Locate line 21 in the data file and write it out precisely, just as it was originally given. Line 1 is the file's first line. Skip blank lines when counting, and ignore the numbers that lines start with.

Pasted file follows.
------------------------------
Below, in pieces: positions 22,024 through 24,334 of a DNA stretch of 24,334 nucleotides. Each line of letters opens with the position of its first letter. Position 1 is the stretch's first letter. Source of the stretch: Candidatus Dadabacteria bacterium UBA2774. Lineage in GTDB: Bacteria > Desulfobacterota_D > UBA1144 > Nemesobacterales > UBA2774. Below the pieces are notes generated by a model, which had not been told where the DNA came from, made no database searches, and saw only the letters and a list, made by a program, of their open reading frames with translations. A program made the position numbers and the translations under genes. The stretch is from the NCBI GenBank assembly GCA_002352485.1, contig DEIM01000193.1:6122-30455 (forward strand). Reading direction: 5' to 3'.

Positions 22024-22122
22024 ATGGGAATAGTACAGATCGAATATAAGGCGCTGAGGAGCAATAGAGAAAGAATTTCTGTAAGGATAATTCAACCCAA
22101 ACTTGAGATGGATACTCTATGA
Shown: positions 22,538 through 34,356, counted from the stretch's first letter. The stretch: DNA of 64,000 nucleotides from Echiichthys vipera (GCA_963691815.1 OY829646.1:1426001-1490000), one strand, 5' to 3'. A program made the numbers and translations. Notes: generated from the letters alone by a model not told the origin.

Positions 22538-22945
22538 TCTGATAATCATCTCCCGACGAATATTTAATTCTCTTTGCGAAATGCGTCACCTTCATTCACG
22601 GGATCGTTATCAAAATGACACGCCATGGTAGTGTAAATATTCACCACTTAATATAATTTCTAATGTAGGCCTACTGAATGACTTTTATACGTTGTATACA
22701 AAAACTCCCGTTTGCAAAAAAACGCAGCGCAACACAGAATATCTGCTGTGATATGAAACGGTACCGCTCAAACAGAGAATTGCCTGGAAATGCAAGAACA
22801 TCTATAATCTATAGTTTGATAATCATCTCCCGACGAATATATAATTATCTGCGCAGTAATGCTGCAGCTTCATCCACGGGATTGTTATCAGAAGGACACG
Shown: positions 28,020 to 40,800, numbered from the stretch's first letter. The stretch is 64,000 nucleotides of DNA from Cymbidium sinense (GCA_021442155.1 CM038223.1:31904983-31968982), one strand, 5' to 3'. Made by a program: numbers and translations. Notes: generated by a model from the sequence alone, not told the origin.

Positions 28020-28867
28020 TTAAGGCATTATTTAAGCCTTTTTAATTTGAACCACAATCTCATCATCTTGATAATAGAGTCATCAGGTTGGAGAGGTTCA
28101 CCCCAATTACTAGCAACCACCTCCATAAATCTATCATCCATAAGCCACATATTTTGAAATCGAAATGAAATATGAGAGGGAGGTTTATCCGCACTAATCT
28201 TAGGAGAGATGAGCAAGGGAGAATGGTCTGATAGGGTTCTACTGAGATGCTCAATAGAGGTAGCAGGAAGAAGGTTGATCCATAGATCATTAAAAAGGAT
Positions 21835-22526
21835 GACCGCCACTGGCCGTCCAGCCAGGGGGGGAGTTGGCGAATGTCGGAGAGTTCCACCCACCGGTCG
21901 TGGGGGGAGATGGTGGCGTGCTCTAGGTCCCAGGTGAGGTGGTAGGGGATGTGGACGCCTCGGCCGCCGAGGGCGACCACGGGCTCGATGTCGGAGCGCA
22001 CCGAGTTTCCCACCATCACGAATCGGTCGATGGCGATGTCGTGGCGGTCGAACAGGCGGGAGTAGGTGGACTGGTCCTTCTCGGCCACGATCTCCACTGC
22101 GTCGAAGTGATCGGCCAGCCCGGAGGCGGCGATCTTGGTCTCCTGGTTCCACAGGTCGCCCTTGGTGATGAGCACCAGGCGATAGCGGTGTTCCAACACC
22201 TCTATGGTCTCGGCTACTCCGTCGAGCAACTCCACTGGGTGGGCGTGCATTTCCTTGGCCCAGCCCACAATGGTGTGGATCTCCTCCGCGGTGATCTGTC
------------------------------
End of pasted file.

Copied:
22201 TCTATGGTCTCGGCTACTCCGTCGAGCAACTCCACTGGGTGGGCGTGCATTTCCTTGGCCCAGCCCACAATGGTGTGGATCTCCTCCGCGGTGATCTGTC